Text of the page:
Pet perks create happier workplaces for employees

SHARE Pet perks create happier workplaces for employees

Some employers who allow dogs in the office have happier employees. (AP Photo/Russel A. Daniels, File)

Most employees are relieved when they don’t have to head to work on the weekend, but that’s definitely not the case for Spock.

The 6-year-old French bulldog is always eager to arrive at the offices of ice cream company Ben & Jerry’s in South Burlington, Vt., with his owner, Lindsay Bumps, in tow.

“Occasionally on Saturday mornings, he will sit by the front door as I enjoy my coffee on the couch. I think he’s ready to go to work and is like, ‘Hey, lady, let’s go!’” says Bumps, who works in public relations for the company. “If we’re on vacation for an extended period of time, he drags me to the front door on our first day back.Given he’s only 25 pounds, it’s entertaining to have him attempt to drag me into the office.”

Bumps says that Spock works with 30 to 40 canine colleagues on a daily basis at Ben & Jerry’s, just one of many companies, including Bank of America, Petco and Amazon, that allows its employees to bring their pups to work, at least occasionally. Last year, the Department of the Interior became the first federal agency to welcome dogs in the office on designated “Doggy Days.”

At Amazon, bringing dogs to work is in the company’s DNA. One of the online retailer’s first employees brought a dog, Rufus, to the office, where he gained mascot-like status. A team member would even help Rufus click a mouse to execute the company’s major product releases 20 years ago.

Today, more than 6,000 dogs are registered to come to work with their owners at Amazon’s Seattle headquarters, including Charlie, a 7-year-old golden retriever. He accompanies his owner, executive recruiter Brita Altig, to work every day.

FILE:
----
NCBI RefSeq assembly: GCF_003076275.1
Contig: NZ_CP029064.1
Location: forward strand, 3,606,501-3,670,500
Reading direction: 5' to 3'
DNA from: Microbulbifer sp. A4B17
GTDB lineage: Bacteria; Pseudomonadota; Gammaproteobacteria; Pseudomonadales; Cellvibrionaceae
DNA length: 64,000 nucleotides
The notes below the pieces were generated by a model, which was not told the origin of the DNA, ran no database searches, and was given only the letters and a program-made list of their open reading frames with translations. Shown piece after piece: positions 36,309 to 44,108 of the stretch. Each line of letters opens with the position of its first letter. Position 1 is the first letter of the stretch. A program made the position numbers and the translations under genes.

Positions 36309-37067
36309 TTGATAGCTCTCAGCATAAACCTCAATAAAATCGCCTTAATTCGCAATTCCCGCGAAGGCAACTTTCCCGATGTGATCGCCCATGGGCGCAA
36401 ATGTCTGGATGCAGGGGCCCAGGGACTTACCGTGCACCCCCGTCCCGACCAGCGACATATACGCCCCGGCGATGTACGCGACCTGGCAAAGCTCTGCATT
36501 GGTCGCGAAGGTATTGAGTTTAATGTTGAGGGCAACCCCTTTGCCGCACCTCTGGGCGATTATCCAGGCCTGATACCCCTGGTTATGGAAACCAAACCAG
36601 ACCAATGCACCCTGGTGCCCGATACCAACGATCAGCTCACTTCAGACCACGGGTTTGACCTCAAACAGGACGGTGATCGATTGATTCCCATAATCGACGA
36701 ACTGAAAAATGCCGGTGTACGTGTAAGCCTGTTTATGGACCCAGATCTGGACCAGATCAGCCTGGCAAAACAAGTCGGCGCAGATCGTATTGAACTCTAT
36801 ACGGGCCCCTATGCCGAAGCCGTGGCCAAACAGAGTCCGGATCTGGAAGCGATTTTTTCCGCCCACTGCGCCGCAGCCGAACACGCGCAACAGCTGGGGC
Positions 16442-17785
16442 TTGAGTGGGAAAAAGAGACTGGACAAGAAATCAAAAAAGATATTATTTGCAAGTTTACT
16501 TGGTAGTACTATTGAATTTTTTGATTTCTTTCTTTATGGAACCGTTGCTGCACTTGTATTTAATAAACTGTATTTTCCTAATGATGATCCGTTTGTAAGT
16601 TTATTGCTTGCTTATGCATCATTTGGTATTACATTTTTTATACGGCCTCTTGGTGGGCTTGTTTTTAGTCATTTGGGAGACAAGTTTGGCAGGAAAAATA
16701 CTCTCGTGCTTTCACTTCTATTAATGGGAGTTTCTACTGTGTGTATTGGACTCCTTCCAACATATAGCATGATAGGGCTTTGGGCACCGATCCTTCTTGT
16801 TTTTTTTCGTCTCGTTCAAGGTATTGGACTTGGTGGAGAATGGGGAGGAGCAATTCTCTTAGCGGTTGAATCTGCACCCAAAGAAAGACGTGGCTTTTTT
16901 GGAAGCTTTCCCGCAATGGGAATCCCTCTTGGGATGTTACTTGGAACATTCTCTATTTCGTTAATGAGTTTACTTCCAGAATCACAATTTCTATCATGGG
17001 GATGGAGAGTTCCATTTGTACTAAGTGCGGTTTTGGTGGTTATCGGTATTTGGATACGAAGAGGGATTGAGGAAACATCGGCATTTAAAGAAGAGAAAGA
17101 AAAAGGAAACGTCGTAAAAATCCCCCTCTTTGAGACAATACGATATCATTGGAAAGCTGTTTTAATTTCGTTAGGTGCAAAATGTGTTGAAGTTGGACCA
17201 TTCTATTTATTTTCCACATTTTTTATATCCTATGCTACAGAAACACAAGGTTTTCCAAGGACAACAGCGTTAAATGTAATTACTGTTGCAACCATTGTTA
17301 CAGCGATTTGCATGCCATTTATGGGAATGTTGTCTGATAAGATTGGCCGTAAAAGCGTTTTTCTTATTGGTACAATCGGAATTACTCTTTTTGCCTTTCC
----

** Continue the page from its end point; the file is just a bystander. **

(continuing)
His first stop once he arrives? A visit to the reception desk, where he knows he’ll find a bucket of complimentary treats.

“Whether he is playing at the dog park (on Amazon’s campus) or just hiding out under my desk, he seems really happy,” Altig says.

Making sure your dog is happy and comfortable in the office is key, says Dr. Liz Stelow, a veterinary behaviorist at the University of California-Davis.

Although your dog might love getting the chance to spend more time with you, not every pooch will enjoy the office atmosphere, she says. “What if he’s afraid of strangers, doesn’t get along well with other dogs or gets territorial about his bed, or snarky when he has a treat? What if he gets loud or destructive when ignored?” Knowing your dog and being flexible if it doesn’t work out is important, Stelow adds.

Bumps, who previously worked as a veterinary technician, recommends introducing your dog to the office environment in small increments, “making it as enjoyable for the dog (and other colleagues) as possible.”

Altig suggests socializing your dog early on around large groups of people and other dogs. “It took Charlie about one week at work to become comfortable in the new environment. After that, it was a piece of cake.” she says.

Amazon’s offices have dog-friendly events and amenities, and canine companions are even allowed in meetings. “The dogs help to create a really nice sense of community and provide some comedic relief throughout the day,” Altig adds.

Stelow agrees. Having dogs around at work “can be uplifting and fun for the employees, even the ones without dogs,” she says. “It can be really nice for the dogs, too.”

Going to work with Bumps has proven to be perfect for Spock, who shares his workplace adventures — and his home life — on Instagram (@k9spock).

“Having Spock at the office with me every day is the biggest work perk,” says Bumps. “Even beyond the endless supply of ice cream.”

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